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Feeling Groovy

Posted by daniel on August 16, 2004 at 10:02 AM PDT

Gotta parse the XML fast

I'm not sure why Groovy seems to be taking hold so fast. For instance, Ruby seems to provide much of the benefits of Groovy and it has not caught on as much as we might have expected. Martin Fowler write about transforming XML with Ruby in Moving Away From XSLT. Groovy does have the advantage of being easily integrated into a Java application.

Jack Herrington shows a nice example of this in Getting Groovy with XML. He provides an example that takes information from an XML data file and totals transactions in several accounts. In the first take, he uses DOM and his Java program is the typical long-winded code we are used to when dealing with DOM. By the next to last iteration, the Groovy code looks like this:

calculateAmounts = { doc |
    accountValues = [:];
    accountNodes = doc.xpath( "/transactions/account" );
    for( accountNode in accountNodes )
        amount = 0;
        amountNodes = accountNode.xpath( "transaction/@amount" );
        for( amountNode in amountNodes )
            amount +=
                Integer.valueOf( amountNode.getValue() ).intValue();
        accountValues.put(, amount );
    return accountValues;

He takes one more pass at the code to make it more object oriented, but it is nice to see how much boiler plate code can be replaced by Groovy. Hmmm, maybe that's why it's taking hold so fast.

In today's Weblogs, Navaneeth Krishnan offers A brief History of Portals. He looks at the evolution of his understanding of portals from his Diablo playing days to now when "The portal I am familiar with today is a content/service aggregation and delivery system which front-ends a variety of other systems."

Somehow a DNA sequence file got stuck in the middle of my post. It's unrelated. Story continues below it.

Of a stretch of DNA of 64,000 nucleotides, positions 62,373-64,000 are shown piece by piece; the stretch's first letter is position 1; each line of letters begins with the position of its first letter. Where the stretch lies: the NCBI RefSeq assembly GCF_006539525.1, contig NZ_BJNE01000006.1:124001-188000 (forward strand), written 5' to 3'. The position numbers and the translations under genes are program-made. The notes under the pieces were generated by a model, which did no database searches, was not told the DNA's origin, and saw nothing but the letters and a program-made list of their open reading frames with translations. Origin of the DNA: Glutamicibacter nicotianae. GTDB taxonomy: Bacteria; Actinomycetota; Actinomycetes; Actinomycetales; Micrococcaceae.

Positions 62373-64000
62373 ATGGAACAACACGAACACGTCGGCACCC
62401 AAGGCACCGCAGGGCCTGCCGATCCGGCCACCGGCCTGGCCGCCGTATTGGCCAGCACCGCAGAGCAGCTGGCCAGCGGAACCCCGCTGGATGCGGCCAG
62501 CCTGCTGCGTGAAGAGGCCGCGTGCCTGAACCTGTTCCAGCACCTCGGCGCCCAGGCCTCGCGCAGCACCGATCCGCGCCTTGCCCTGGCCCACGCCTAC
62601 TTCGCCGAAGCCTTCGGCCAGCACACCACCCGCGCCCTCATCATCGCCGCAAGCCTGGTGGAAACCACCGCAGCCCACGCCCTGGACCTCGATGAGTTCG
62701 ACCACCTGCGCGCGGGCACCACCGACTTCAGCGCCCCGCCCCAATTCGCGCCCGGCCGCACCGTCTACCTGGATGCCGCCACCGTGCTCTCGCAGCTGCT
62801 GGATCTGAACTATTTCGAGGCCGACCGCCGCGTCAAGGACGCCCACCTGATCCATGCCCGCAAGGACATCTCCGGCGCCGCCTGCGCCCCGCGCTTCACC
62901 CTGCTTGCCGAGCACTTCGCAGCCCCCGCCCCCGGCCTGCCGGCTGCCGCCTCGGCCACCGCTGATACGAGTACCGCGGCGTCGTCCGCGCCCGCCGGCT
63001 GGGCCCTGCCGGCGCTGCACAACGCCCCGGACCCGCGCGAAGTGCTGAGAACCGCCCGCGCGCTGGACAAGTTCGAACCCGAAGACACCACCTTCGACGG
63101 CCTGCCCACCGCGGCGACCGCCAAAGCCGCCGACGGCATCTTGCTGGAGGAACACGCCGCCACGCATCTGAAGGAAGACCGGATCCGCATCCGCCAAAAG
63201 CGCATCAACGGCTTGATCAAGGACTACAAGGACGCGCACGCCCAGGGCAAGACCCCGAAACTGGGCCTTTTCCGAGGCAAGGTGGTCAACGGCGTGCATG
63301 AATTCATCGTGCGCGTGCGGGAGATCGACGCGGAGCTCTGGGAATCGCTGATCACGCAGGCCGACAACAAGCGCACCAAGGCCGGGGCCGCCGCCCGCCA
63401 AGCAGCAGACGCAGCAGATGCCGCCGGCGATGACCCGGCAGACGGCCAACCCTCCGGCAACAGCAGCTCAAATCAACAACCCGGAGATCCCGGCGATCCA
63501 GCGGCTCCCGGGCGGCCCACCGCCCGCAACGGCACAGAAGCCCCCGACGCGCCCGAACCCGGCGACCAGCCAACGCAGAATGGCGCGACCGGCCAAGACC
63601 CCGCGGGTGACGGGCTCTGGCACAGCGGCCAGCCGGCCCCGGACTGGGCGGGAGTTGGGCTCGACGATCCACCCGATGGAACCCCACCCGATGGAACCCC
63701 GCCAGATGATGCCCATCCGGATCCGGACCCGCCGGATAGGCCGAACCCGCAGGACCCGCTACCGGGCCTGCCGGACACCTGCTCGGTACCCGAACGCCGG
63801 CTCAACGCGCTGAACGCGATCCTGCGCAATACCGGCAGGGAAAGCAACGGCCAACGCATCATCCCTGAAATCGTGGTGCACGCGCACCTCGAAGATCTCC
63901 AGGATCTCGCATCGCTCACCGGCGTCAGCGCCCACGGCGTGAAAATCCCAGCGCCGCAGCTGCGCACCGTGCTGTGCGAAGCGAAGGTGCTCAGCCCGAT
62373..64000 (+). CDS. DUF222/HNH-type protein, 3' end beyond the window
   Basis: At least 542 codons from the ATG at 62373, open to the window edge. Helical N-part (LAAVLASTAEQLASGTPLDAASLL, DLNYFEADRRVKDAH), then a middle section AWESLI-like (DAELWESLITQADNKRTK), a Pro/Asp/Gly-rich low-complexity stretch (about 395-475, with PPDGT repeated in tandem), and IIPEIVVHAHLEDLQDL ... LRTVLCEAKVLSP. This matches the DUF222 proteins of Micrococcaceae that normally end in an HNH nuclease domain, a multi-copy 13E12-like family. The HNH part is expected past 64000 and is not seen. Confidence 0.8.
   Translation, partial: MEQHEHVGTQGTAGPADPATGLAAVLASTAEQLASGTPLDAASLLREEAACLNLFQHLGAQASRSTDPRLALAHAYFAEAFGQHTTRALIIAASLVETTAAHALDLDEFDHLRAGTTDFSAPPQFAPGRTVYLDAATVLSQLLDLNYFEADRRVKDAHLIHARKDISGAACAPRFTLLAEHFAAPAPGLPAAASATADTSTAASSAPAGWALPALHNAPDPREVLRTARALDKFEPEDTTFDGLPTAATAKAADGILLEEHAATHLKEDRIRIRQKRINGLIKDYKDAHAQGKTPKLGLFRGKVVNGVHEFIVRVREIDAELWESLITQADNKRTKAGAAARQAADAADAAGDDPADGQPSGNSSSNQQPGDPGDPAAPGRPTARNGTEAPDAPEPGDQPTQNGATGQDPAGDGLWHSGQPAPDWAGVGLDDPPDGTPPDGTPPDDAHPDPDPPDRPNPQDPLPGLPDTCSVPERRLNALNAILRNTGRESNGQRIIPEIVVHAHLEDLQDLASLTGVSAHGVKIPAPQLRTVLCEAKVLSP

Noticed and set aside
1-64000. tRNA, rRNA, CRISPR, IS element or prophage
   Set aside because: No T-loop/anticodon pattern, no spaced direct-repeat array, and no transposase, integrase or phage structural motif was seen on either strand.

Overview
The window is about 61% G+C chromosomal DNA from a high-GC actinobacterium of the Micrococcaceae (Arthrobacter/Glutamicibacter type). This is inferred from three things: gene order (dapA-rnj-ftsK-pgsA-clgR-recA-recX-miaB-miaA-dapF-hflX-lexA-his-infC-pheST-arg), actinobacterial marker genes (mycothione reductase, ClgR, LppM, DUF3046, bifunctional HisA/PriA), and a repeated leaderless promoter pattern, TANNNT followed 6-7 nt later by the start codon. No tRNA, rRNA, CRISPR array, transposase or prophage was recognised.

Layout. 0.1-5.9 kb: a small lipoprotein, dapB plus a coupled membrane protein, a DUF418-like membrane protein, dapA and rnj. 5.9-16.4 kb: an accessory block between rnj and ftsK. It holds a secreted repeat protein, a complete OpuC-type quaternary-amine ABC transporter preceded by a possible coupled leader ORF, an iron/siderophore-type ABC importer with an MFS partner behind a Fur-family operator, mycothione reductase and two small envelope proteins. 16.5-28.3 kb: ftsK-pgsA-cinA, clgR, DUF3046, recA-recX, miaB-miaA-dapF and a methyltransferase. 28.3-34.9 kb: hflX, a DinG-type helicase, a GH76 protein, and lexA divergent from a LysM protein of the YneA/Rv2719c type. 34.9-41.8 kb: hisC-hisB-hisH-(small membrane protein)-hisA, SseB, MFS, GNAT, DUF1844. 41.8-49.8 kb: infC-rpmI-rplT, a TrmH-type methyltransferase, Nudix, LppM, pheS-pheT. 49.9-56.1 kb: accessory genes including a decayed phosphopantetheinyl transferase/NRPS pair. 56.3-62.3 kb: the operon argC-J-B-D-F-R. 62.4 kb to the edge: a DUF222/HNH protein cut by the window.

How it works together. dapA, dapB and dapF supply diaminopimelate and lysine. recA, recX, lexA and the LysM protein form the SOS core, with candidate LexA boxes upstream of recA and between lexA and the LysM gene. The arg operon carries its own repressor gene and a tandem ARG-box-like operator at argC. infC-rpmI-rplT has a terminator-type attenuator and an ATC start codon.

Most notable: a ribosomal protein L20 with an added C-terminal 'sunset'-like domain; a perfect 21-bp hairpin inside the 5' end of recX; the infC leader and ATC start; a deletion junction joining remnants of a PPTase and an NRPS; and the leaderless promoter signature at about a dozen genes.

Malcolm Davis has taken another look at netbeans 3.6

. He is not very impressed with the performance or the feature set. His post has generated a lively discussion.

Also in Java Today
, playing MP3's in Java is a reality, thanks in part to the JavaZOOM Team, which has been supporting MP3 in Java libraries and players for a while now. In Extend JavaSound to play MP3, Ogg Vorbis, and More, they show how the JavaSound API, part of core Java since J2SE 1.3, "provides a flexible plugin architecture allowing any third-party vendor to add custom audio format support through the JavaSound Service Provider Interfaces (SPIs)."

Dana Nourie has written a article on what Java newbies can get from You probably know most of what is covered in the article, but it is nice to see us getting coverage in A Community for Everyone.

Checked vs. Runtime exceptions is a big topic in
today's Forums. Yishai has written a well received and lengthy post that begins, "An overly simplistic way of thinking about checked exceptions is that if given the exact same input parameters, the method could sometimes throw an exception, and sometimes not, then that exception should be a checked exception. It tells the user of the API that this is an error condition that they cannot account for ahead of time, prior to calling the method."

The rules about String concatenation may no longer apply once we use Tiger. Kunitz writes "This rule must be modified for Java 5.0. Java 5.0 introduces a StringBuilder class. This class will be somewhat faster than StringBuffer because it doesn't synchronize. So everywhere where you would have been used StringBuffer locally in a single thread, you should use StringBuilder with Java 5.0."

Rabreuc writes "I believe in using local variables just when you need them. Its nonsense declaring a variable at the top lines and using them 3000 lines after. Also a resources cost, even if its not that "much"."

In Projects and Communities, the JSR invites you to a live chat with the JCP's Onno Kluyt, JCP Chair and Aaron Williams, spec lead for JSR 215 which defines JCP 2.6. Join in August 17, 2004 at 11:00 A.M. PDT/6:00 PM GMT.

Linux on a Mac? Follow this Linux community link to an early look at 64-bit Linux on a PowerPC 970 platform in the developerWorks article Yellow Dog Linux on Power Mac G5.

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